On Oct 28, 2009, at 3:30 PM, Marnen Laibow-Koser wrote:
> That is not the issue here -- after all, BigDecimal does precise
> arithmetic, but only with rational numbers.  The issue is rather that
> IEEE 754 does an inadequate job of representing arbitrary rational
> numbers, and the small errors are accumulated and magnified in
> calculations.

I'd like to emphasize the fact that it is a very specific
representation problem that most often leads to a thread such
as this. That problem is a misunderstanding about the nature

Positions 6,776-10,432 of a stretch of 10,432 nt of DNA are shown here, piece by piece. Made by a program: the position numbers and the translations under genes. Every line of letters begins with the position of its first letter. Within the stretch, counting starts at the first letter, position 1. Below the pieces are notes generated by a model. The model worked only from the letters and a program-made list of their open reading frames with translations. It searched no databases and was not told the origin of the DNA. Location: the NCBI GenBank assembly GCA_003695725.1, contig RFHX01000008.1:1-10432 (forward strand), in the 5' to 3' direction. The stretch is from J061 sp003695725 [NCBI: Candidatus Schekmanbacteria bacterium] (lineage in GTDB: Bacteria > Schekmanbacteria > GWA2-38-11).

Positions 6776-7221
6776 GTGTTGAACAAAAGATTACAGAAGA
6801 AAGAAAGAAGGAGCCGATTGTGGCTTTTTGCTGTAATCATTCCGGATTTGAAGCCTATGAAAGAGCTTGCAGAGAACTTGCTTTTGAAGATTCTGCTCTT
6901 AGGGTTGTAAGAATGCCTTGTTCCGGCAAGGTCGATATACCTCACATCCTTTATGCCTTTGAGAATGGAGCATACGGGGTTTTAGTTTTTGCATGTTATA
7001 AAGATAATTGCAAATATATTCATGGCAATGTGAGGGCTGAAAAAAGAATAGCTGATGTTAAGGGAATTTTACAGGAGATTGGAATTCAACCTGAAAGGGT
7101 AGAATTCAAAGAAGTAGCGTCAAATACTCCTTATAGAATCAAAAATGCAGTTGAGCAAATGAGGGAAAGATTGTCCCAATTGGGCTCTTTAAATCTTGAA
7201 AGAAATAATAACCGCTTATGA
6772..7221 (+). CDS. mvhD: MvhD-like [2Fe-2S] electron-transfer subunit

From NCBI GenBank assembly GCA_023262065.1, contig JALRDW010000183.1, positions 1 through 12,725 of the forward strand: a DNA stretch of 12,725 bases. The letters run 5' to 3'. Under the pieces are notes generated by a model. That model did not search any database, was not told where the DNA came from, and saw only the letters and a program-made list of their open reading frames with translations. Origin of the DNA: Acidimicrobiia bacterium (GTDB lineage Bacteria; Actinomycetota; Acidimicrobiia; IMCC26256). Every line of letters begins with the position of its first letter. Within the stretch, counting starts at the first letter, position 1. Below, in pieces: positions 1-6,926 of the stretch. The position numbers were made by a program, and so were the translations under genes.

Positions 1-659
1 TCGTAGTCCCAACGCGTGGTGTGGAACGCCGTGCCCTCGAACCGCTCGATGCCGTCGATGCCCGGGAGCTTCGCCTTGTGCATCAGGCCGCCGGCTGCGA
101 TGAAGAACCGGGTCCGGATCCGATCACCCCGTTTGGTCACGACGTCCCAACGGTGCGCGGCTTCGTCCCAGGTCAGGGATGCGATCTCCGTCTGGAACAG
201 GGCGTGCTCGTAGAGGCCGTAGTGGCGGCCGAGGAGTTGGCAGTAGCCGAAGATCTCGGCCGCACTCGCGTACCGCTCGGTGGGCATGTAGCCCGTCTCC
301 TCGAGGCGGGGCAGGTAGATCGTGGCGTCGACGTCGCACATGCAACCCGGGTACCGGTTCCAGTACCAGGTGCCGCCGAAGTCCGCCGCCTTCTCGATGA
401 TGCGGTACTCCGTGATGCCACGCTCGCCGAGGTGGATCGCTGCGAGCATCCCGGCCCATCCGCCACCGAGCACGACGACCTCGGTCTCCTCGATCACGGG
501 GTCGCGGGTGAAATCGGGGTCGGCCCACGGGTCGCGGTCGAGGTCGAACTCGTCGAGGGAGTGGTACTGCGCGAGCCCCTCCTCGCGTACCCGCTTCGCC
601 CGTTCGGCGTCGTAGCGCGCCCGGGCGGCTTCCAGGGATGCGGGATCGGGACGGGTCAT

of converting between a base 10 literal and a base 2 internal
value.

Many people don't realize that floating point literals written
in base 10 (such as 123.6) may not have an exact finite
representation when converted to base 2 and similarly a finite
base 2 floating point value may not have a finite representation
in base 10.

In the original post the floating point subtraction in the
expression (123.6 - 123.0) is handled just fine.  The problem
is that 123.6 can't be represented exactly as a base 2 floating
point value so the subtraction that actually gets done is

123.599999999999994315658113919198513031005859375 - 123.0

and the result

0.599999999999994315658113919198513031005859375

is rounded via Ruby's Float#to_s method to

0.599999999999994

Gary Wright